The political ramifications of Britain’s historic decision to leave the European Union began early.
Not long after polls confirmed that the British people had endorsed a Brexit vote by 52 to 48 percent, United Kingdom Conservative Party Prime Minister David Cameron, who led the Remain campaign, announced his resignation outside his official residence at10 Downing Street. He declared his intention to stand down by October.
As the pound plummeted and the governor of the Bank of England, Mark Carney, sought to calm financial markets in the referendum’s aftermath, many eyes looked towards the two nations of the UK that voted to remain in the EU: Scotland and Northern Ireland.
Scotland, which registered a 62 percent Remain vote, and which saw its capital city, Edinburgh, vote to retain the UK’s EU status by 74 percent, immediately fell under the political spotlight as observers speculated on the prospect of a second Scottish independence referendum almost two years after the first, when the people of Scotland rejected statehood by 55 to 45 percent.
The nation’s first minister, Nicola Sturgeon, the leader of the pro-independence Scottish National Party (SNP), said the Brexit vote, which was carried by England and Wales, had now made a second poll “highly likely”.
Indeed, the SNP’s manifesto for last month’s Scottish Parliament election, where the pro-EU party won an unprecedented third successive term in government, declared that there should only be a second independence poll if there was a “significant and material change of circumstances”. On Friday, the first minister confirmed the Brexit vote as that “material change”.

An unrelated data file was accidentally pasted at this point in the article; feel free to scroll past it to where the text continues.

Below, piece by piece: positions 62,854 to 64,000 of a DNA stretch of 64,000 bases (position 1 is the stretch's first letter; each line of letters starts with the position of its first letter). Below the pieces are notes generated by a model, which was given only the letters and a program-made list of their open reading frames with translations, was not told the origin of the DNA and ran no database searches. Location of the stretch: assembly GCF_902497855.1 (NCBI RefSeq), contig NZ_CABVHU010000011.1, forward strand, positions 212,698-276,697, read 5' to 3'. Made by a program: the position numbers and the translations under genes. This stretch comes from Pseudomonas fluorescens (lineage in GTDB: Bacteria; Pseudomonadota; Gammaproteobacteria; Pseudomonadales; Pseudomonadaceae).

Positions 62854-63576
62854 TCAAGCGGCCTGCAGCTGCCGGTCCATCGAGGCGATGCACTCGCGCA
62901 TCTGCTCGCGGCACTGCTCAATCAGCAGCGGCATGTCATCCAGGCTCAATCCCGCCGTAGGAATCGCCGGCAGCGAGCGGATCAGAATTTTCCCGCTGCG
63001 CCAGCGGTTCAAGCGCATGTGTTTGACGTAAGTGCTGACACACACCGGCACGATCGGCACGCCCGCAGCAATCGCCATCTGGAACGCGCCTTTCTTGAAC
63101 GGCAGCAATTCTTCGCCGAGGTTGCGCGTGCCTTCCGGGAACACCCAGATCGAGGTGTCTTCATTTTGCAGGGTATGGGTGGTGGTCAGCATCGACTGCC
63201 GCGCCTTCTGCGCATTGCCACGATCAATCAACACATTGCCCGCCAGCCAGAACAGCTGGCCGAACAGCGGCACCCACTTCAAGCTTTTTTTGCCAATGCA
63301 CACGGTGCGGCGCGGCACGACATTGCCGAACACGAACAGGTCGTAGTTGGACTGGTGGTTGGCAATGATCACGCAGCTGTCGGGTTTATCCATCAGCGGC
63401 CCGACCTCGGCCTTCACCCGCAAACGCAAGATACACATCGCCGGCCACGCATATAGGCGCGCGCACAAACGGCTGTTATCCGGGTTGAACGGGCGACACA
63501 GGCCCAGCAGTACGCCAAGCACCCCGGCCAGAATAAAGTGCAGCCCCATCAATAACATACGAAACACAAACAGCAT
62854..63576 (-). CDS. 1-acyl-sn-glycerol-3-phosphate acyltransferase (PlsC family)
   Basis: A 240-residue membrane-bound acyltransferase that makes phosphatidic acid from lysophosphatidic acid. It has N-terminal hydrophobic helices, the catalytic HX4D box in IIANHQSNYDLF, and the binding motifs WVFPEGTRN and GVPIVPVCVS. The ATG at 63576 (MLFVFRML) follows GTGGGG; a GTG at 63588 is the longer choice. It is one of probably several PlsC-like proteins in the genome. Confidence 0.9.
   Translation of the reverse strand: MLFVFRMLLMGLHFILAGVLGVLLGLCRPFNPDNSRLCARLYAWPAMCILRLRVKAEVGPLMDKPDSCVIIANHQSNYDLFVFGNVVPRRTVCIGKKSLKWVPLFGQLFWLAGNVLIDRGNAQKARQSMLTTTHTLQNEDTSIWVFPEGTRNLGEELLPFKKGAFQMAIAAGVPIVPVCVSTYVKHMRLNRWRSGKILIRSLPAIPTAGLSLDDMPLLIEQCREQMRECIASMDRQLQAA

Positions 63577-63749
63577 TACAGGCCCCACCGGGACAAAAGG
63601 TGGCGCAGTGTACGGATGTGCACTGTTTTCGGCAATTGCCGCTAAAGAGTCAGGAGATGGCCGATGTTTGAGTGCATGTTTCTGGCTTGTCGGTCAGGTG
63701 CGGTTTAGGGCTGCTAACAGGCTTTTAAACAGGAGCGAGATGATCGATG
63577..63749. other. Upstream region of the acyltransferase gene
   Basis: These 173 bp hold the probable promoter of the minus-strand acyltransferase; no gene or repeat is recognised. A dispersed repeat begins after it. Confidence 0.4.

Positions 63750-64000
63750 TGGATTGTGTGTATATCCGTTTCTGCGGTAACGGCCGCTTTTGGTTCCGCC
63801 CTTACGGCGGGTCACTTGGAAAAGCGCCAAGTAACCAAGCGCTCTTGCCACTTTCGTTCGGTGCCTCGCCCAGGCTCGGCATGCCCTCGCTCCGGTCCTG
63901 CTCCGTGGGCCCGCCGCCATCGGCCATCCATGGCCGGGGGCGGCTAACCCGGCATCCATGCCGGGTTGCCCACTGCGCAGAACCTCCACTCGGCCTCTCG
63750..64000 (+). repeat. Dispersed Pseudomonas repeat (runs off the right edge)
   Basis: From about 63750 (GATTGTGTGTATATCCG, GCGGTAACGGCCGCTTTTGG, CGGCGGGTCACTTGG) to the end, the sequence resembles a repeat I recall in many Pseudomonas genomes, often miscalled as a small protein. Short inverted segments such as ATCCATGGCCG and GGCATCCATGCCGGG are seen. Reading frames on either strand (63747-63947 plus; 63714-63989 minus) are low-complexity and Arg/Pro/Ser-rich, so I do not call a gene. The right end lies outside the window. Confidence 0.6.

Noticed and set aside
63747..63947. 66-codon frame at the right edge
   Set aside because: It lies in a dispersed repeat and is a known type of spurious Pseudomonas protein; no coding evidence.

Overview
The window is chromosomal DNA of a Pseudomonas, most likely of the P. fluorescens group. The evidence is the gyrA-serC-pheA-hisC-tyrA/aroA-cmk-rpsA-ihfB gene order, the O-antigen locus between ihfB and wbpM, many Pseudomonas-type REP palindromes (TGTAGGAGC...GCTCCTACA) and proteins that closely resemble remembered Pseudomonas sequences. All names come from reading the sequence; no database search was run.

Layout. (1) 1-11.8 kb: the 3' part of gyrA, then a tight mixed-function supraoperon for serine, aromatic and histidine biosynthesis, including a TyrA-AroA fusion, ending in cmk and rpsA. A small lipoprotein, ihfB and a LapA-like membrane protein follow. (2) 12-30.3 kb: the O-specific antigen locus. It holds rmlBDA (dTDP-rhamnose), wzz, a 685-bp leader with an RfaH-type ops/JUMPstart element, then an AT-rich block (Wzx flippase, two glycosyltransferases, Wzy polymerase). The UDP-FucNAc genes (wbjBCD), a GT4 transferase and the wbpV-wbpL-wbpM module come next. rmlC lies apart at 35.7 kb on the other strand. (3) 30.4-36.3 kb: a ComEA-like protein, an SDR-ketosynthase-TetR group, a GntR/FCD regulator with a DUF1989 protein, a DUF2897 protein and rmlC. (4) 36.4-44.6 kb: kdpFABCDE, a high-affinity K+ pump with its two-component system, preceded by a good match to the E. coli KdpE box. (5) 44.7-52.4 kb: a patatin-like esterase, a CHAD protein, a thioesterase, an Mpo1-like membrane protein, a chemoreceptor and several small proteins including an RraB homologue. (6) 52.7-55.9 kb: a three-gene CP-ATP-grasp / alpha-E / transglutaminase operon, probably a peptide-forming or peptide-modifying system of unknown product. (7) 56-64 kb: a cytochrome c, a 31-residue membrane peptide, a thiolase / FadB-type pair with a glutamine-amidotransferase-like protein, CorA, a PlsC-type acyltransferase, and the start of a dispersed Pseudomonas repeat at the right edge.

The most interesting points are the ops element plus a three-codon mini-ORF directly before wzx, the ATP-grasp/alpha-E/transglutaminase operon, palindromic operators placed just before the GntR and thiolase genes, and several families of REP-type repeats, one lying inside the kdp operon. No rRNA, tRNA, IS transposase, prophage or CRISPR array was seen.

“It puts Scotland in an interesting place – but not in a place where the SNP leadership wanted it to be,” said the prominent UK and Scottish political commentator, Gerry Hassan, speaking to Al Jazeera. “The United Kingdom has moved itself geopolitical to a place which is very uncomfortable for Scotland. The SNP leadership is in a position where they have tried to balance two different constituencies – the enthusiasm of the most passionate independence supporters and the realization of the need to slowly win over the soft ‘no’ [to independence voters]. That balancing act is now much more difficult.”